Center for American Progress

The CHIPS and Science Act Will Invest in U.S. Innovation and Create Jobs
Fact Sheet

The CHIPS and Science Act Will Invest in U.S. Innovation and Create Jobs

Historic bipartisan legislation will cut families’ costs, create jobs, and enhance American competitiveness.

A cyclist rides along the East Front of the U.S. Capitol on Monday morning, March 14, 2022. (Getty/Bill Clark/CQ-Roll Call)

Building a resilient economy that can weather unexpected shocks and crises requires investing in our nation’s critical industries, its workers, and its scientific research capabilities. In order to achieve these goals, we need a strategic national industrial policy. The economic havoc caused by the COVID-19 pandemic and Russia’s invasion of Ukraine has underscored the urgency of strengthening America’s manufacturing base to protect workers, keep costs low for consumers, and fortify U.S. national and economic security. Targeted public investments with meaningful accountability for corporate beneficiaries can help reverse the decades-long trend of job and supply chain offshoring; contribute to inclusive growth that benefits all Americans; and better positions America in the world.

This week, Congress passed the CHIPS and Science Act, which will revitalize domestic semiconductor manufacturing capacity; jump-start research and development in key technologies; and broaden participation in STEM education and employment both geographically and among underserved groups. This is a critical step in solidifying the foundation for a national industrial policy that will help the United States grow and navigate global challenges for decades to come. To that end, key provisions of the bill will:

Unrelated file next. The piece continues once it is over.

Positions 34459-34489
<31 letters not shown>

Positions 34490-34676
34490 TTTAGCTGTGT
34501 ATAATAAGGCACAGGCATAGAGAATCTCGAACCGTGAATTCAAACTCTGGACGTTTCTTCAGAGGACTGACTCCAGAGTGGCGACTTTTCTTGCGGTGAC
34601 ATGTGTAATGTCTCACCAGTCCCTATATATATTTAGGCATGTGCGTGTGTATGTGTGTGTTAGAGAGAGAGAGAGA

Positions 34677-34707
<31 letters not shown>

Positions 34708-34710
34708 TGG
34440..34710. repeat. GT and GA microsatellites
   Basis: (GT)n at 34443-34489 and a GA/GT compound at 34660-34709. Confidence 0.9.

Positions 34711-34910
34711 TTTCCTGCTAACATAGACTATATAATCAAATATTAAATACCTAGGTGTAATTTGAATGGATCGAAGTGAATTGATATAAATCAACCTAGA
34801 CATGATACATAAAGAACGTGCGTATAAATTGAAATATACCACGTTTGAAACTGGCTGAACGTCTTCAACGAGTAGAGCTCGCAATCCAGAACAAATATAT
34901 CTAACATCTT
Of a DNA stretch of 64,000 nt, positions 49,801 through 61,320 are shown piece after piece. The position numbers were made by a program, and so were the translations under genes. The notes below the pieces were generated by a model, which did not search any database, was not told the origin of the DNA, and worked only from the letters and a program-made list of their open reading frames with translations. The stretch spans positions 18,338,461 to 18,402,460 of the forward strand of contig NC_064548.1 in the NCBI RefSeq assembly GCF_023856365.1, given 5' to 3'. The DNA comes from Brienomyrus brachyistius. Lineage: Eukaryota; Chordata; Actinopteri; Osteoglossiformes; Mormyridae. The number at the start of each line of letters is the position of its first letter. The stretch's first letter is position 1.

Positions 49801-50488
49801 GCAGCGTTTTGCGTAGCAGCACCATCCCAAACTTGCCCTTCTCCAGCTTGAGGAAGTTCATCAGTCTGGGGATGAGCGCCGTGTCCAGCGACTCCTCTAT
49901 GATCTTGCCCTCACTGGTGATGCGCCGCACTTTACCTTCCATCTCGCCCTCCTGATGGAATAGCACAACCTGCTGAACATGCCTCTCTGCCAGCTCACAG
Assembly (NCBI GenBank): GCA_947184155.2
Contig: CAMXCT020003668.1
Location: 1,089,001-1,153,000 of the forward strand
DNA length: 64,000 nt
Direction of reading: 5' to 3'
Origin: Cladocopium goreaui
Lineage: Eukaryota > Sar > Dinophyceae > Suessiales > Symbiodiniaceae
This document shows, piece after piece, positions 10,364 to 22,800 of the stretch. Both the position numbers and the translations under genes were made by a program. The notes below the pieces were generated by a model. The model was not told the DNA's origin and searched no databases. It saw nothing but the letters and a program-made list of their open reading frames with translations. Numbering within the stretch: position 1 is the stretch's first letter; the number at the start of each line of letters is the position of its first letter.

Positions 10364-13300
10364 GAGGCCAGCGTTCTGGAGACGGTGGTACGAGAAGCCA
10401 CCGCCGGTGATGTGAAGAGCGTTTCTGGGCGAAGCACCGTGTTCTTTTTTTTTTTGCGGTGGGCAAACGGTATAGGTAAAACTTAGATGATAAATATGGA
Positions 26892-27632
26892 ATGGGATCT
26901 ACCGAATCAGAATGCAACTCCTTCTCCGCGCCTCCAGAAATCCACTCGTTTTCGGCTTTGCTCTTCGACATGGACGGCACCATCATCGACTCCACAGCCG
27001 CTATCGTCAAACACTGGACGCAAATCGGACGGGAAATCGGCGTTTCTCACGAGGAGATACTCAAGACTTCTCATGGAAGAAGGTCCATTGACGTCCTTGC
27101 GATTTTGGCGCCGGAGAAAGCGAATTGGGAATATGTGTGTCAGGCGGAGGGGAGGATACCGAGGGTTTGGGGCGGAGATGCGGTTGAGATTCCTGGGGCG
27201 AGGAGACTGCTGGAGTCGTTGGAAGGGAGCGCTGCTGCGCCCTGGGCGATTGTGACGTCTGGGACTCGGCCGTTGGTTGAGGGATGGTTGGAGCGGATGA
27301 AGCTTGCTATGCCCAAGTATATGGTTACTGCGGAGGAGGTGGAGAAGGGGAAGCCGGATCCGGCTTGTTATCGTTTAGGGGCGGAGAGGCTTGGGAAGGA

Strengthen U.S. economic leadership:

  • More than $52 billion in investments into domestic semiconductor manufacturing, a field where the United States share of global manufacturing has dropped from around 40 percent in 1990 to 12 percent today
  • Increased funding for and expansion of the Hollings Manufacturing Extension Partnership program, an initiative under the National Institute of Standards and Technology aimed at boosting manufacturing capacity in all 50 states and Puerto Rico
  • The creation of Regional Clean Energy Innovation Program that will promote the economic development of diverse regions of the country

Invest broadly and equitably in innovation:

  • The first comprehensive funding authorization for the U.S. Department of Energy’s Office of Science, which conducts fundamental scientific research that has powered U.S. innovation and entrepreneurship for decades.
  • The creation of a new National Science Foundation (NSF) directorate focused on research and commercialization of technology focus areas that will be key arenas of competition in the 21st century
  • An expansion of the Established Program to Stimulate Competitive Research (EPSCoR) to promote advanced science and technological research at universities across the country.
  • The establishment of a chief diversity officer at the NSF tasked with ensuring diversity and inclusion in NSF operations and programs
  • Dedicated NSF funding for research and development into critical minerals supply chains
  • Programs and grants to increase the transparency and accessibility of federal STEM education among Historically Black Colleges and Universities, Tribal Colleges and Universities, Hispanic-Serving Institutions, and other minority-serving institutions and to lower barriers to recruitment and advancement of women and minorities in STEM.

These provisions exemplify how government can improve the lives of all Americans by investing in both short- and long-term solutions. By easing supply chain bottlenecks, the CHIPS and Science Act will put downward pressure on costs families face for the essential products they use every day. It will also deliver necessary investments for a future of innovation and equitable growth that make the United States less reliant on anti-democratic countries and secure the economy against unexpected global challenges.

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Authors

Trevor Sutton

Senior Fellow

Sofia Carratala

Executive Policy Associate

Colin Seeberger

Senior Adviser, Communications

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